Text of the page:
FILE PHOTO: European Commission Vice-President Frans Timmermans speaks with French Minister for the Ecological and Inclusive Transition Elisabeth Borne before meeting with EU environment ministers in Brussels, Belgium, March 5, 2020. REUTERS/Johanna Geron
(Reuters) – The EU executive kick-started its plan to set a tougher 2030 emissions target on Tuesday, a move that could help maintain the bloc’s focus on climate change despite pressure to soften its green ambitions in response to the coronavirus pandemic.
The European Commission began a public consultation to gather views until June 23 on its options to tighten the EU’s 2030 target to a 50% or 55% cut in greenhouse gas emissions from 1990 levels, from the current 40%.
The new target, to be proposed in September, will guide the Commission’s revisions of a suite of EU policies even as it also focuses on a post-coronavirus economic recovery.
The Commission wants to revise EU regulations on the carbon market, renewable energy and energy efficiency by June 2021 as part of its “Green Deal” vision to decarbonise the bloc’s economy by 2050.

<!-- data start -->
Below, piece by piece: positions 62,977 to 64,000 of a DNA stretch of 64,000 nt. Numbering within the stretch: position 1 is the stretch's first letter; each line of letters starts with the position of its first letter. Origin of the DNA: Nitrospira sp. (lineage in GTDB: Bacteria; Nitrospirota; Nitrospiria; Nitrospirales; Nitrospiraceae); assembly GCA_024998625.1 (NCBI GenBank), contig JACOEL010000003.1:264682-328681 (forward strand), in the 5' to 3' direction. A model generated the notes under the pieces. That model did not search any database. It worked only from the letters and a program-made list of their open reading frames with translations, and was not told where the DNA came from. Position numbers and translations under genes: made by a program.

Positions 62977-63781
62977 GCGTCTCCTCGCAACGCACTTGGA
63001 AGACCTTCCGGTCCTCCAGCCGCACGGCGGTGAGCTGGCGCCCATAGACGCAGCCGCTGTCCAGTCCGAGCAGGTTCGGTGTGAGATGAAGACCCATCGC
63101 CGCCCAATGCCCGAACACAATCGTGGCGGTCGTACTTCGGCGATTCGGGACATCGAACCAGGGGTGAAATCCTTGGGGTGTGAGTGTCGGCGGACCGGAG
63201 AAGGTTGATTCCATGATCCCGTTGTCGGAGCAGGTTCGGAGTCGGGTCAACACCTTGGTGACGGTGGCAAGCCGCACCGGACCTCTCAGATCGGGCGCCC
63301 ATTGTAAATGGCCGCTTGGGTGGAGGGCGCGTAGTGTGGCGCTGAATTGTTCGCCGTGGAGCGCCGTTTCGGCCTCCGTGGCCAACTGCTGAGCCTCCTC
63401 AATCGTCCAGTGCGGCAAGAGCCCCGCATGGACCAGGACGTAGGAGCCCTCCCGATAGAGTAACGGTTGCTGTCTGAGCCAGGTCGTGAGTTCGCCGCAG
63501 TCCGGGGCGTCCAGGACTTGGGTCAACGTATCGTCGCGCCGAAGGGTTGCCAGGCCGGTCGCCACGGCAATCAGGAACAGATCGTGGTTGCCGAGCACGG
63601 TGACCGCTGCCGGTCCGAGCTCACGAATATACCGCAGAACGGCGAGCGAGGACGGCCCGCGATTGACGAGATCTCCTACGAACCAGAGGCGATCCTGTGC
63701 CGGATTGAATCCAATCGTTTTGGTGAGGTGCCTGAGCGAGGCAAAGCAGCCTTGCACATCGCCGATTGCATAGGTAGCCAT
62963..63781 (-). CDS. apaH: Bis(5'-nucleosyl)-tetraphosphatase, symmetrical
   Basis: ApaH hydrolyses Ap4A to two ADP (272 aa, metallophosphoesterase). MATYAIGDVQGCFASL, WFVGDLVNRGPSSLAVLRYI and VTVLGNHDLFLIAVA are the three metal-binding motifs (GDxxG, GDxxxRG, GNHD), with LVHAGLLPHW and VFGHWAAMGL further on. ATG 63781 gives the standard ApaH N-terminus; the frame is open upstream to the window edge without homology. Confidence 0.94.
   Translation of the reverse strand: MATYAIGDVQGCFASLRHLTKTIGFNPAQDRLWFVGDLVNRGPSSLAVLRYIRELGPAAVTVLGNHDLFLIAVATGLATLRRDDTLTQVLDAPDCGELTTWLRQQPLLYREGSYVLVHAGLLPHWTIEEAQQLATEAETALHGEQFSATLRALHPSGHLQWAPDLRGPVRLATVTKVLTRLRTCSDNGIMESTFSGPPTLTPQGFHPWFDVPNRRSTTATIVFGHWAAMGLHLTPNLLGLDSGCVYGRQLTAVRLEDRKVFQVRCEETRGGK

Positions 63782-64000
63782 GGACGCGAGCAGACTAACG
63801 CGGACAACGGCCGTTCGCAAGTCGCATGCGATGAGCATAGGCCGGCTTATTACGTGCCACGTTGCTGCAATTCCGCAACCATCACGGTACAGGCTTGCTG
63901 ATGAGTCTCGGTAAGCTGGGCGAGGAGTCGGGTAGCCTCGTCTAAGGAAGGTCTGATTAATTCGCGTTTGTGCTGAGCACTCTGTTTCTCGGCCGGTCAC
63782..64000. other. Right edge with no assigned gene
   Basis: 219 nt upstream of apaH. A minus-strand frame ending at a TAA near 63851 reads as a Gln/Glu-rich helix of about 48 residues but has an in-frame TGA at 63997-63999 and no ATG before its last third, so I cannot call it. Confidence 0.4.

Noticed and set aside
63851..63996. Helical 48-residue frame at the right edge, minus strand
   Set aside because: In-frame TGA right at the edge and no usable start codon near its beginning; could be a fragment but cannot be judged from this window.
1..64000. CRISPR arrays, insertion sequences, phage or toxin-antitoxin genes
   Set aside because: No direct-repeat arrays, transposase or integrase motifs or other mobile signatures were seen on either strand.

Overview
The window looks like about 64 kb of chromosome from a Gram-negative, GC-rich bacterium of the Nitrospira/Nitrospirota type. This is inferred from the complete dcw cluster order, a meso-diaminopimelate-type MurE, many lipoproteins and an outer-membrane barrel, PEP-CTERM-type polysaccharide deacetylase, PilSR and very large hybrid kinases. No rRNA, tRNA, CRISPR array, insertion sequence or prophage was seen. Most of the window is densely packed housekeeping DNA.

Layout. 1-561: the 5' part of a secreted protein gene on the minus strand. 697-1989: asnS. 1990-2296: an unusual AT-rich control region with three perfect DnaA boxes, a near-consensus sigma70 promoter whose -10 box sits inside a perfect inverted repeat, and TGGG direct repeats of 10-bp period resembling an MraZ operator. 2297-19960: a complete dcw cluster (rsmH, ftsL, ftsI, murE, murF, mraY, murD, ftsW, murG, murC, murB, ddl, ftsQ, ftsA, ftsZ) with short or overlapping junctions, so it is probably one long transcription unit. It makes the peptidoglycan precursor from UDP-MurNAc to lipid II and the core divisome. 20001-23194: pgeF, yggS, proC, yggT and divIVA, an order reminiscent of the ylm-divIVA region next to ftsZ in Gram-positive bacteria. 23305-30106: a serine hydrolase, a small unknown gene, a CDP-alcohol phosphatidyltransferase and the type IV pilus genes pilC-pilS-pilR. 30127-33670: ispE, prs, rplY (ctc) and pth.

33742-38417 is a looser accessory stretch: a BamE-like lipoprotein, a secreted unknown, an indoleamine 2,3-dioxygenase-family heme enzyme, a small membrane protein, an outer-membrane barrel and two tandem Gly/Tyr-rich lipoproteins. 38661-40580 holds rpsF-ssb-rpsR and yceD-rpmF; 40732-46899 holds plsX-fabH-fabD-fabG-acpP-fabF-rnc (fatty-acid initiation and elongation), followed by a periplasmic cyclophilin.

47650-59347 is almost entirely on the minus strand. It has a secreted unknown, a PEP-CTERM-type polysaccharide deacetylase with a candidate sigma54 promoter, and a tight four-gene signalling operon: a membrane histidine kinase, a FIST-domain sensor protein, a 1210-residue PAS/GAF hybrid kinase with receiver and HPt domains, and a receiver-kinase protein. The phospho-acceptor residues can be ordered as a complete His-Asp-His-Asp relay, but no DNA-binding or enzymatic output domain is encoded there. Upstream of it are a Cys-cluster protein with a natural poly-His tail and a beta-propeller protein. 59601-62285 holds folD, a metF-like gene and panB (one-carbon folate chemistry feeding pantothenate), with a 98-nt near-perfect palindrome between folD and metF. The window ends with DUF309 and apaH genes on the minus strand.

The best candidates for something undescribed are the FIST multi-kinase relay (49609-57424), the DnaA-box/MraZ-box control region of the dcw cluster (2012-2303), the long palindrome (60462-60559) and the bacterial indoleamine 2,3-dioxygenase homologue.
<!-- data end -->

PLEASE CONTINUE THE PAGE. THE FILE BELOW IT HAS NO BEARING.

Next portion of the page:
The EU executive has said the coronavirus pandemic does not affect this aim, and suggested it will heed calls from campaigners and investors that economic recovery measures should also accelerate the low-carbon transition.
The Commission has said its Green Deal and digitalisation are two central elements of any “intelligent recovery”.
Poland’s government has warned the virus fallout will make climate targets tougher to achieve, while the Czech Republic has called on Brussels to drop its Green Deal.
A group of 37 members of the 705-seat European Parliament asked the three main EU institutions on Monday to postpone new Green Deal legislation and instead focus on agreeing the bloc’s next multi-year budget to help EU members recover.
Green groups had urged the EU to come up with a new 2030 climate goal by June, to have enough time for EU governments and the parliament to agree a target before a major U.N. climate summit scheduled in November.
Reporting by Kate Abnett; editing by Philip Blenkinsop and Grant McCool